This was the leading edge of an upper-level trough—a U-shape, southward extension of low pressure and cold temperatures. Pilots should know what these troughs look like, because they nearly always produce lousy flying weather, and in the cold season, icing conditions. You can identify them on the 500-, 300-, and 250-millibar constant pressure charts, which are roughly equal to the pressure patterns at the 18,000-, 30,000-, and 35,000-foot levels, respectively.
Once this trough moved eastward over the Ohio Valley, its eastern flank ran into the 60-degree air that had been parked over the mid-Atlantic and southeastern states. The stage was set.
Here’s how you know. If a trough, especially a deep one like this, has a northward extension, or ridge, of high pressure to its east—and it usually does—a deep surface low is in the offing. Planning a flight? Now’s the time to start looking at the TAFs, airmets, and the GFA (Graphic Forecast for Aviation) tool on the Aviation Weather Center website for any signs of trouble. Look to the area between the trough and the ridge. That’s where any surface lows will deepen. That’s also the spot where cold and warm fronts will radiate from any centers of lowest pressure to their south and east. Needless to say, that’s also where you’ll find instrument weather, icing conditions, turbulence, shearing winds aloft, and thunderstorms.
Why is it that strong winds in the flight levels create lows at the surface? It gets complicated, but simply put, there’s a huge tug of war going on aloft. You may see tightly packed height contours on, say, a 300-millibar chart and assume that wind speeds aloft are very high—and you’d be right. Sometimes they rise well above 100 knots in jet stream cores. But the winds aren’t always moving at exactly the same speed. Low pressure pulls air toward it, then relaxes and lets air move away, so the motions are more like slugs of high-speed air speeding up and slowing down. And where air parcels slow down, they create divergent airflows aloft.
Nature hates a vacuum, so divergence aloft means that air near the surface must converge to compensate. Because converging air at the surface has nowhere to go but up, this produces the lifting forces that ultimately create surface lows and their fronts. That’s exactly what happened over the mid-Atlantic and southeast states on November 30.
The surface lows (there were a pair) were over southern Virginia and the Chesapeake Bay. An especially strong north-south cold front ran all the way to Florida, and a pair of warm fronts extended into the Atlantic Ocean. There were severe thunderstorms ahead of that cold front, fed by a 70-knot “warm conveyor belt” of southerly winds. Directional and speed shear—changes of wind direction and velocity with altitude—set up enough rotation that tornado watches were issued. Two tornadoes touched down in Maryland, and one in eastern Pennsylvania, and there were widespread damaging winds and power outages.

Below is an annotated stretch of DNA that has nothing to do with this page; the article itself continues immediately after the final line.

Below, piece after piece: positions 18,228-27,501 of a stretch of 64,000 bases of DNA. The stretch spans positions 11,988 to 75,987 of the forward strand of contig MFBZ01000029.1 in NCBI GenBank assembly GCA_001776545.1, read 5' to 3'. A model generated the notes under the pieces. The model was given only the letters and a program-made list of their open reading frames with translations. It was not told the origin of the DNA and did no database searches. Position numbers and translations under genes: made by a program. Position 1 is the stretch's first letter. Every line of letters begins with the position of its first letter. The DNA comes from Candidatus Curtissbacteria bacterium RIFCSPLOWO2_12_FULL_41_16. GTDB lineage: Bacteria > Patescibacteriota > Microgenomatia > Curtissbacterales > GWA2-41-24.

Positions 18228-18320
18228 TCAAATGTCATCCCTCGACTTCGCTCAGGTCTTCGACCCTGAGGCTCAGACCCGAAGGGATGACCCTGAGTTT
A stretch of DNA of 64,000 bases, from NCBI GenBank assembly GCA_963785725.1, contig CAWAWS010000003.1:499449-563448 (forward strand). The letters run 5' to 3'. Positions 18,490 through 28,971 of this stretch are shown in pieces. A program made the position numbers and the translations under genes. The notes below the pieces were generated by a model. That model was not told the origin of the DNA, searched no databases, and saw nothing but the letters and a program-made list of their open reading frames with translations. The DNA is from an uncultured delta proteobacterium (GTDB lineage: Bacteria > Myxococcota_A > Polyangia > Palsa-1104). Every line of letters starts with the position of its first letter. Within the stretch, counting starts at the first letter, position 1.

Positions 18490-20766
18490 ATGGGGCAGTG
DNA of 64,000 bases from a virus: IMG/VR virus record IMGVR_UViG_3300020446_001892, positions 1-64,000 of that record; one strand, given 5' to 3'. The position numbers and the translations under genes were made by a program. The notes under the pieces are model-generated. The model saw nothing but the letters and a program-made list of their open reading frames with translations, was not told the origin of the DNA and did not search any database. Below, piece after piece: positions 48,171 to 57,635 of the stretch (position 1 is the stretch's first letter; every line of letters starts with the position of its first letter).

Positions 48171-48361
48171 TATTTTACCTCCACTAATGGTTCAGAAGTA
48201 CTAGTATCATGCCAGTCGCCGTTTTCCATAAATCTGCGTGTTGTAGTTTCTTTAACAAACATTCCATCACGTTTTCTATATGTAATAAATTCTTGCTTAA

But wait, there’s more. What’s known as a “conveyor belt” of cold air aloft wrapped around the surface lows and dumped snow in an arc ranging from New England to Ohio, and down the Appalachian Mountains. This wraparound snow and other precipitation is common in many well-developed low-pressure systems. For many, it was the first snow of the season. As you might suspect, airmets for icing and instrument meteorological conditions went into effect from Michigan to Maine, and as far south as eastern Tennessee. Although the National Weather Service doesn’t give hurricane-style names to winter storm systems, The Weather Channel does. It called this storm Dane.
One week later, the mid-Atlantic and northeast states experienced another winter storm—dubbed Eartha—but this one was a nor’easter that began in the Gulf of Mexico. It may seem counterintuitive to have a snowstorm with origins in such sunny latitudes, but with nor’easters—so called because of their strong winds out of the northeast—it’s common. Once they form, they track up the eastern United States.
The Cape Hatteras area is another prime breeding ground for nor’easters. Other winter systems include North Pacific lows that come ashore in the Pacific Northwest and those that develop along the lee slopes of the Rockies. We’re talking about major storms caused by upper-air dynamics here, not smaller events caused by more mechanical forces, such as lake-effect and orographically induced snows.
Though the major types of winter storms may come from different geographies, the dynamics are similar. A trough aloft generates jet stream winds, which cause lifting at the surface; fronts develop; and their rising motions create clouds with supercooled droplets and their associated icing conditions.
It’s no picnic near the surface, either, with low ceilings and visibilities wherever there’s a tight temperature-dew point spread. Those conditions can happen any time of year, but where freezing temperatures exist you may get to see precipitation in all its forms: fog, freezing fog, rain, freezing rain, freezing drizzle, snow, or snow pellets (also called graupel). On cloud-free nights, you may even arrive at the airport to find a nice layer of frost on the airplane.
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